THE poem Hanes Ail Fordaith y Brig Albion i America tells the story of the journey made by the fast sailing brig, the Albion from Cardigan crossing the Atlantic in 1819 carrying 27 families from the Teifi Valley and surrounding area to a new life in New Brunswick, Canada.

The authorship of the poem is uncertain but it is thought to have been originally published after the ship’s return to Wales in 1819. It was printed in the Tivyside sometime in the 1890s.

The extracts printed here come from a transcript held in the National Library from a sailor's commonplace book and has been translated into English for the Albion commemoration week currently being staged in Cardigan by Richard 'Oernant' Jones.

April 2019 marks the bicentenary of this historic journey.

The poem gives a unique insight into the conditions on board the Albion, the hopes and fears of the emigrants and what they encountered when they arrived. After introducing the ship and gallant Captain the poem records the farewell service at the quayside

1) O Gwrandewch fy mwyn gyfeillion

Hawddgar, tirion, annwyl iawn,

Mi rof hanner cywir, cynes,

O’n mordaith foreu a nawn;

Yn yr Albion hwylus hynod,

Cadpan Davies oedd ein pen;

Ffarwel row’d yn Aberteifi,

Nes cwrddyd yn y nefoedd wen.

2) Ar y nawfed dydd o Ebrill.

Ymgasglodd tyrfa fawr ynghyd

Lle ‘roedd cyfarfod wedi’ bennu

Yn Mhwll Castell ar y pryd

Lle roedd Eben Morris ddawnus

Yno’n rhoi cynghorion dwys

Morgan Jones Trelech canlynai,

D’wedai’n odiaeth gyda phwys

1) Please now listen fair companion,

Who’s so gentle loved and gay.

I shall give you a warm story,

Of the journey through each day.

So amazing was the Albion,

Captain Davies at the helm;

To Cardigan we said fair well,

Till we meet in heaven’s realm.

2) It was the ninth day of April,

There had gathered a large crowd;

Where a meeting had just finished,

At Castle Pool below the clouds.

There the gifted Eben Morris,

Gave advice profound and grave,

Morgan Jones, Trelech did follow,

Fine wise words is what he gave.

It describes the storms the Albion faced and withstood at sea:

22) ‘R Albion lew – a safai fynu

Er terfysgu lawer pryd;

Weithiau obry yn y cwmmydd

A’r tonnau yn ei chuddio gyd,

Etto coda’i phen er hynny

Yn ddihangol fynnu fry

Trwy fod llaw alluog gadarn

Yn rymmus weithio gyda hi.

22) The brave Albion did all withstand;

Despite the rage she’d befall,

Sometimes down in the deep valleys,

And the waves did hide her all.

But again her heads she lifted,

And rise once more to break free,

But a Hand strong and able,

Worked with her so rigorously.

There are words of praise for the land to which they travelled and the opportunity that awaited them:

65) Gallaf ddweyd am Brunswick Newydd

Sy’n llawn coedydd nawr o’r bron.

Nid wi’n meddwl yn yr holl fyd

Ffeindiwch ardal well na hon;

Dweyd yr oe’ch fod yma dlodion,

Rwyf yn ammau hyny’n llwyr

Gwelswn rai, pe bu’sent yma,

Wrth drafaelu foreu a hwyr.

65) I can say about New Brunswick,

Which has great trees all around,

In the whole world I don’t believe,

A better place can be found.

You’ve been told of poor people,

Dispute this, I truly say,

If there were we would have noticed,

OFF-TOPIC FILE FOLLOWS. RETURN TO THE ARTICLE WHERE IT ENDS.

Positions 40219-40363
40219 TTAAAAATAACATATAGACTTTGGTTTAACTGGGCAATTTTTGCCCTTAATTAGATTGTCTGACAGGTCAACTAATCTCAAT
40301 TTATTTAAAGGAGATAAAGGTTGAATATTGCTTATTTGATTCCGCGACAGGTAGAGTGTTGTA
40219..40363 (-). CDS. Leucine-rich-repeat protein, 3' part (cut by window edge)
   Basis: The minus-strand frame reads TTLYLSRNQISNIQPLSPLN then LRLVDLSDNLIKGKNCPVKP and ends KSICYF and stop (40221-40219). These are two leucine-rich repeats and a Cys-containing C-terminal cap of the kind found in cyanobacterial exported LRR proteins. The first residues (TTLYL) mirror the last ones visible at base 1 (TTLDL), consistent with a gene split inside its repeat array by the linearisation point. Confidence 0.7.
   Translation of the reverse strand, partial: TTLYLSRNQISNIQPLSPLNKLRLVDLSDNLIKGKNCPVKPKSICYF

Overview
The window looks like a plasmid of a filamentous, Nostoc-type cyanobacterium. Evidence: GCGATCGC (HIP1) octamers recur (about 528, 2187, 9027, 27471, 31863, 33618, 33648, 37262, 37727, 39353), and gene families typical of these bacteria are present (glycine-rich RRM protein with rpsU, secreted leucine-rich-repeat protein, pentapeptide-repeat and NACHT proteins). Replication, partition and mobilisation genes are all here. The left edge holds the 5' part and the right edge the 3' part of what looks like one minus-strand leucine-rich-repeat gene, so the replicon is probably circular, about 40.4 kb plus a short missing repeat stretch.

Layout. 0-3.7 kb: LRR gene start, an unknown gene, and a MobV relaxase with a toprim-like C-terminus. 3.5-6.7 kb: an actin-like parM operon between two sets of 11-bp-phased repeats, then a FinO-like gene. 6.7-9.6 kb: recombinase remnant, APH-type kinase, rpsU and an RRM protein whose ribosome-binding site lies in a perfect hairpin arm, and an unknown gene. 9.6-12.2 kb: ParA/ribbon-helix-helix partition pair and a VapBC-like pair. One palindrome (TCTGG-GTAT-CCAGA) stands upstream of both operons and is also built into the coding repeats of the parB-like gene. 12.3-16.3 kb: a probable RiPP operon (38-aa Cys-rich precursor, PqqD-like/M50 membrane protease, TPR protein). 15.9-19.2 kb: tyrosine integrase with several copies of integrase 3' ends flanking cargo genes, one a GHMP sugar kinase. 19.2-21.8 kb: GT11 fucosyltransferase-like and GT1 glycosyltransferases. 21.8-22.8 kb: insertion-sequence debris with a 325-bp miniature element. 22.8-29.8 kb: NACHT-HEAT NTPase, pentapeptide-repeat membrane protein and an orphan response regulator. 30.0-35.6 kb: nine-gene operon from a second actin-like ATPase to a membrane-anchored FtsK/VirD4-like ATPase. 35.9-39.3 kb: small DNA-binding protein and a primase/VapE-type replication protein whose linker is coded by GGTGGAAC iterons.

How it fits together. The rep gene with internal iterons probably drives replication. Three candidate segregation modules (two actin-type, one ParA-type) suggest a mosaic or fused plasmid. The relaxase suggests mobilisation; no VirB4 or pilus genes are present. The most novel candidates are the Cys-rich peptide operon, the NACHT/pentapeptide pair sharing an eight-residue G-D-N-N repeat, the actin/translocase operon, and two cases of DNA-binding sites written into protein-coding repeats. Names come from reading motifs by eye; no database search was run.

As we travelled, night and day.

67) Ona ddeuai merched Cymru

Trosodd atom gyda brys,

Hwy gaent yna mewn gwasanaeth

Mwy nag ugain swllt y mis;

Doed y bechgyn mwynaidd tirion

At y ddaear hyfryd hon,

Gallant gael mewn mis o amser,

Ddeugain swllt yn nhre’ St. John

67) If the girls of Wales would journey,

Quickly over here to stay,

Receive they would for their service,

Twenty shillings, a months pay.

If young men so sweet and gentle,

To this land would come along,

Every month they could be earning,

Forty shillings in St John.

All presented in the terms of the pious Christian faith of the predominantly Baptist families that made the journey.

72) I’r Albion mwy b’och chwithau’n debyg

A’r holl stores i gyd yn hon,

Llyw, a chwmpas, hwyl bren, angor,

A llawer rhagor sydd yn hon;

Ffydd a gobaith, Cariad perffaith,

Yn helaeth ceisiwch yn eich oes,

Ac yna cewch eich cynnorthwyo

Gan y Gŵr fu ar y groes.

Diwedd y gân.

72) You will likely board the Albion,

With all the stores that she holds,

Helm and compass, mast and anchor,

And much more to behold.

Faith and hope and love so perfect,

Search in life, to come across,

Then you will be surely aided,

By the man who bore the cross.

This poem has provided the inspiration for many of the Albion bicentenary events which will continue throughout this week.

Extracts from the poem are also available to view in Stiwdio 3 where Cardigan Art Society are holding an exhibition, ‘The Life and Land the Emigrants Left Behind’.

Extracts will also form part of ‘The Albion Experience’ in the coal-yard at Pizza Tipi where Coleg Ceredigion students, under the guidance of their tutor Ben James, have constructed a mock-up of the interior of the ship to give a feel for what cabin conditions might have been like with input from Nick Newland and the crew at Fforest.

The coal-yard will be open 12-6pm every day from Thursday, April 18 to Saturday, April 27.

The mock-up will also be featured in a promenade performance on April 22 led by Cyfaill who will introduce a cast of characters including Captain Tom Davies the ship’s owner, Captain Llywelyn Davies his nephew and able pilot, a family of would be emigrants and their ministers as they make their way through Cardigan, taking in the sights and sounds of the town, before boarding the Albion and making for New Brunswick where they’ll found a new Cardigan for a new world.

Stations of the Albion/Gorsafoedd yr Albion will take place at various locations in Cardigan starting at the Quayside at 6.45pm and culminating at the Quay around 8.30pm.

For more information about events see leaflets around town or log on to Cardigan Aberteifi Society's Facebook Page: